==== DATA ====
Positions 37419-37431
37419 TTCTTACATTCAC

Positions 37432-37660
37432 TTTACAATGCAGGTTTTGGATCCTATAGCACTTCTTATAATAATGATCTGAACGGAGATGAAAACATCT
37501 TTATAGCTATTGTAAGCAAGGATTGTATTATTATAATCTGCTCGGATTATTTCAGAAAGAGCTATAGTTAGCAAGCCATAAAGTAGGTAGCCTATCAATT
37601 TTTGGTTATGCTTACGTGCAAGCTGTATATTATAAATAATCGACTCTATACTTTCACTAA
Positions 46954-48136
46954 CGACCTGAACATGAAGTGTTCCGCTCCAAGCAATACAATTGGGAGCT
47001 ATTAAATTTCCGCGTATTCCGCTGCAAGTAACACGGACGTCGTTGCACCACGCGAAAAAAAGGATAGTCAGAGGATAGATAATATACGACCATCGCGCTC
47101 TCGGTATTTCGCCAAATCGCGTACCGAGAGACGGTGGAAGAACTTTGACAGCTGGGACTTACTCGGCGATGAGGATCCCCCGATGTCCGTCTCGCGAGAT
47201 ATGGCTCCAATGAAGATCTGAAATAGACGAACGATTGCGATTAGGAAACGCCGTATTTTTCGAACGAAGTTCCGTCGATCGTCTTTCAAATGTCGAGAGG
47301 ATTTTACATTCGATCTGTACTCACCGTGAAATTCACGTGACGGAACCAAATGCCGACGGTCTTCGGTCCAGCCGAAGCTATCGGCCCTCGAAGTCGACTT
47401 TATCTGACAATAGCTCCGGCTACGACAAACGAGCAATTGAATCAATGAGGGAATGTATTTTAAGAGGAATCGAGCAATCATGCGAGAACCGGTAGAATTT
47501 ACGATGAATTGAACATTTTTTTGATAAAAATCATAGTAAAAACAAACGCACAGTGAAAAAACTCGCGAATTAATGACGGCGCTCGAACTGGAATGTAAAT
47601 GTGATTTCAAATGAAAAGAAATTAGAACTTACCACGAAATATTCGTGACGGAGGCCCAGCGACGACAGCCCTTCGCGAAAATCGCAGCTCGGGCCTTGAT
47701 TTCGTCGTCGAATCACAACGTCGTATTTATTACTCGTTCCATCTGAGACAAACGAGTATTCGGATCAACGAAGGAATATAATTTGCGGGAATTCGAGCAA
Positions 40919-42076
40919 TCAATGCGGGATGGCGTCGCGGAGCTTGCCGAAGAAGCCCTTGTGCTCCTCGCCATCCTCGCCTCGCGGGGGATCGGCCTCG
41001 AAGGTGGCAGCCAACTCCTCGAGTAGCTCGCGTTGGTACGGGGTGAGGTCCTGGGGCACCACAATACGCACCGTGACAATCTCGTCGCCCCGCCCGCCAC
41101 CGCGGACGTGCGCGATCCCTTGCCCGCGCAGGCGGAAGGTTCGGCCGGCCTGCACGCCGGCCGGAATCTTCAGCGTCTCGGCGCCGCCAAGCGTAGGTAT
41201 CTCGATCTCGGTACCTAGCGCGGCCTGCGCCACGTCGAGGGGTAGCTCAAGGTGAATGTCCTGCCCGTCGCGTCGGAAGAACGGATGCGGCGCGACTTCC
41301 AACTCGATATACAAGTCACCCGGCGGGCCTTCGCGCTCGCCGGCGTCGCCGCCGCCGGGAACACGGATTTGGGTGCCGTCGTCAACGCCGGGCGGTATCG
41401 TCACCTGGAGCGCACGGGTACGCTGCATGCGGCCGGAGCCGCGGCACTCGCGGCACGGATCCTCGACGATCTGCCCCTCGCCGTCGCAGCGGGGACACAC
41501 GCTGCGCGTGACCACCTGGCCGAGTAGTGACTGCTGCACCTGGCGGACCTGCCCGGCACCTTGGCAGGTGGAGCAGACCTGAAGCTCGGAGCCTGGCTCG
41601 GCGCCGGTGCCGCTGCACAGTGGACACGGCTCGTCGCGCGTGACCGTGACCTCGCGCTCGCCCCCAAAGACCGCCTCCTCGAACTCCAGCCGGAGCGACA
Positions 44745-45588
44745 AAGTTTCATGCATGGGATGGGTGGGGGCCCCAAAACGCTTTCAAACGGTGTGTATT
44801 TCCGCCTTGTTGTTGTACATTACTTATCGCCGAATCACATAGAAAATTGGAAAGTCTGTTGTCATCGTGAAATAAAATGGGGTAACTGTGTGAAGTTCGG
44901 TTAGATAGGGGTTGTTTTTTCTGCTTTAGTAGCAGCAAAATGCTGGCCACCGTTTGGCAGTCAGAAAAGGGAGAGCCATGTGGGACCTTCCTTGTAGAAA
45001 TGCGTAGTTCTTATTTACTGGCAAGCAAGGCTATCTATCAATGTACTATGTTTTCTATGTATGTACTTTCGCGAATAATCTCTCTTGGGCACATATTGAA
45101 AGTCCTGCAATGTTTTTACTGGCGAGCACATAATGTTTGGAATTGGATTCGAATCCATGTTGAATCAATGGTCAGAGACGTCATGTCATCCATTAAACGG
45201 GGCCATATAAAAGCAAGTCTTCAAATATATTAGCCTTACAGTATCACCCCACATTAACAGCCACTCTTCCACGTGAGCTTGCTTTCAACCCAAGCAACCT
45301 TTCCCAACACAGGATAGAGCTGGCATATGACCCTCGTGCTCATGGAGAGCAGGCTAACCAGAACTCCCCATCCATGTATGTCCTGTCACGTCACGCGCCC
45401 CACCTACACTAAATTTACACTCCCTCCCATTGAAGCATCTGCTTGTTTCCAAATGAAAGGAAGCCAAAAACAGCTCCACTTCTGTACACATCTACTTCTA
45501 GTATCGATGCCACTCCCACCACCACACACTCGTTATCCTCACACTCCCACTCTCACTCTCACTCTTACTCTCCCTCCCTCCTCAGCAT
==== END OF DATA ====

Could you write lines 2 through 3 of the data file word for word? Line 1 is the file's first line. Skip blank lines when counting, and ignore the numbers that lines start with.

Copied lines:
37419 TTCTTACATTCAC

Positions 37432-37660